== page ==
The Greene County Railroad is a bit of a curiosity. Its name would suggest it served — or at least passed through — Greene County, but that’s not the case. The railroad’s predecessor, the Bostwick Railroad, built a seven-mile line from Bostwick to Appalachee, which was on the Central of Georgia line between Macon and Athens. A report in the Feb. 22, 1907, edition of the (Athens, Ga.) Weekly Banner noted the road “has been completed to the city limits of Appalachee, and on the first of March the line will be completed and trains run into that little city.
For years, the famed “Murmur Trestle” in Athens, Ga., has attracted R.E.M. fans from around the globe. But, time may be running out for the 130-year-old trestle, The Wall Street Journal reported. Athens-Clarke County purchased the trestle, off Poplar Street near Dudley Park, in 2000 for $25,000 after CSX Transportation started to raze the structure. The local government planned to incorporate the bridge into a regional trail system, but in December announced a planned trail would bypass the historic trestle, the Athens Banner-Herald reported. The trestle was built in 1883 and served the Georgia Railroad and later CSX Transportation, according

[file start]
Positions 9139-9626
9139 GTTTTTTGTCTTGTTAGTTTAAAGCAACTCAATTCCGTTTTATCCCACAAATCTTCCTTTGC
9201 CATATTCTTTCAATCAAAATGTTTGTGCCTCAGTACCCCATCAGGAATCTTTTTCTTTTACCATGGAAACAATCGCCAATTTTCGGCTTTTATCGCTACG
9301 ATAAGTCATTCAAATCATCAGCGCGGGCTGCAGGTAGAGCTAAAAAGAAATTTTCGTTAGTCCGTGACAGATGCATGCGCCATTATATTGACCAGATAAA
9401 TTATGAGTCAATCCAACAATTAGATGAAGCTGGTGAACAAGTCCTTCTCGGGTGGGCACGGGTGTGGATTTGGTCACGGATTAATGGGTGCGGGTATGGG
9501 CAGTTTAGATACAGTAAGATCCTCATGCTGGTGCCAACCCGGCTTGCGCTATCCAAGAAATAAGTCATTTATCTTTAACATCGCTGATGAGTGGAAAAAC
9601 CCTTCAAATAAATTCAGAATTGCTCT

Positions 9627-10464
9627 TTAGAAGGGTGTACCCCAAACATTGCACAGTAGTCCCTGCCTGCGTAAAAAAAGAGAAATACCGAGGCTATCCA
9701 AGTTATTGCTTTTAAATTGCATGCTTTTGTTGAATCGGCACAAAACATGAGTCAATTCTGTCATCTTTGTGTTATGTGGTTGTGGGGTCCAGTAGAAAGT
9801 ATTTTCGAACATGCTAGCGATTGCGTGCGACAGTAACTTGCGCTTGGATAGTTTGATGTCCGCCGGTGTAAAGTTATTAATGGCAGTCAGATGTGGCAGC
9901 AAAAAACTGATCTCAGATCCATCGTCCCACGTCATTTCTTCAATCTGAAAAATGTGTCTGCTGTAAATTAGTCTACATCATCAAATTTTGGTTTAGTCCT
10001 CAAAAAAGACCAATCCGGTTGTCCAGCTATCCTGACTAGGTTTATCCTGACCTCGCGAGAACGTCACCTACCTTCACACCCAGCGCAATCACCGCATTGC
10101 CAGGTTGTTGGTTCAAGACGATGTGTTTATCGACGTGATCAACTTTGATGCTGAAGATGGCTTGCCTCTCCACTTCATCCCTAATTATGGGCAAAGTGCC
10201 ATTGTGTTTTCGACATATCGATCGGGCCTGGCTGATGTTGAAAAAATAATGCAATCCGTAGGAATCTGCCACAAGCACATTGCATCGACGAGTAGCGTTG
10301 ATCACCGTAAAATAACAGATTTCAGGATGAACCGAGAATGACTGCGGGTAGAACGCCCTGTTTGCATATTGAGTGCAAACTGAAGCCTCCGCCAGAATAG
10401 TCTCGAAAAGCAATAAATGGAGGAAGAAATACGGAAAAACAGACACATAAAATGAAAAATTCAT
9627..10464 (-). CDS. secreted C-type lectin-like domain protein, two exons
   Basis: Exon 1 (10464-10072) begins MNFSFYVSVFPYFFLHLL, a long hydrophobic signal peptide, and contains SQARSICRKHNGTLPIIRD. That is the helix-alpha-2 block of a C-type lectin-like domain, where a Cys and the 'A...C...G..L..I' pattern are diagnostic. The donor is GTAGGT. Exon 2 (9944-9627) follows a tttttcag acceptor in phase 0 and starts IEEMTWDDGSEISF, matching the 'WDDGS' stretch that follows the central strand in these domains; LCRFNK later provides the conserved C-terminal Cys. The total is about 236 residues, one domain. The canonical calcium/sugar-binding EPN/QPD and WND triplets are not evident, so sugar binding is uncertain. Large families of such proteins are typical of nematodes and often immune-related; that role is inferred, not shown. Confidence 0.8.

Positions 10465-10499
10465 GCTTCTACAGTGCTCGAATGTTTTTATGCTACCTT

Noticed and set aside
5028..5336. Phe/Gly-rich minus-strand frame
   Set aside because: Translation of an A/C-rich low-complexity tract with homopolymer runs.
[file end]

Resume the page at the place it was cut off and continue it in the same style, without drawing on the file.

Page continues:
ATHENS, Ga. — To most passersby, the old, abandoned railroad trestle off Poplar Street near Dudley Park probably wouldn’t garner much of a reaction. But, to music fans, especially those of Athens native R.E.M., the trestle is a landmark. Gracing the back of the band’s 1983 album “Murmur,” the bridge is best known today as the Murmur Trestle. The trestle was built in 1883 and served the Georgia Railroad and later CSX Transportation, according to the Athens Banner-Herald. The bridge hasn’t been in use since 1998. “To R.E.M. fans, the trestle represents a piece of R.E.M.’s history,” one fan told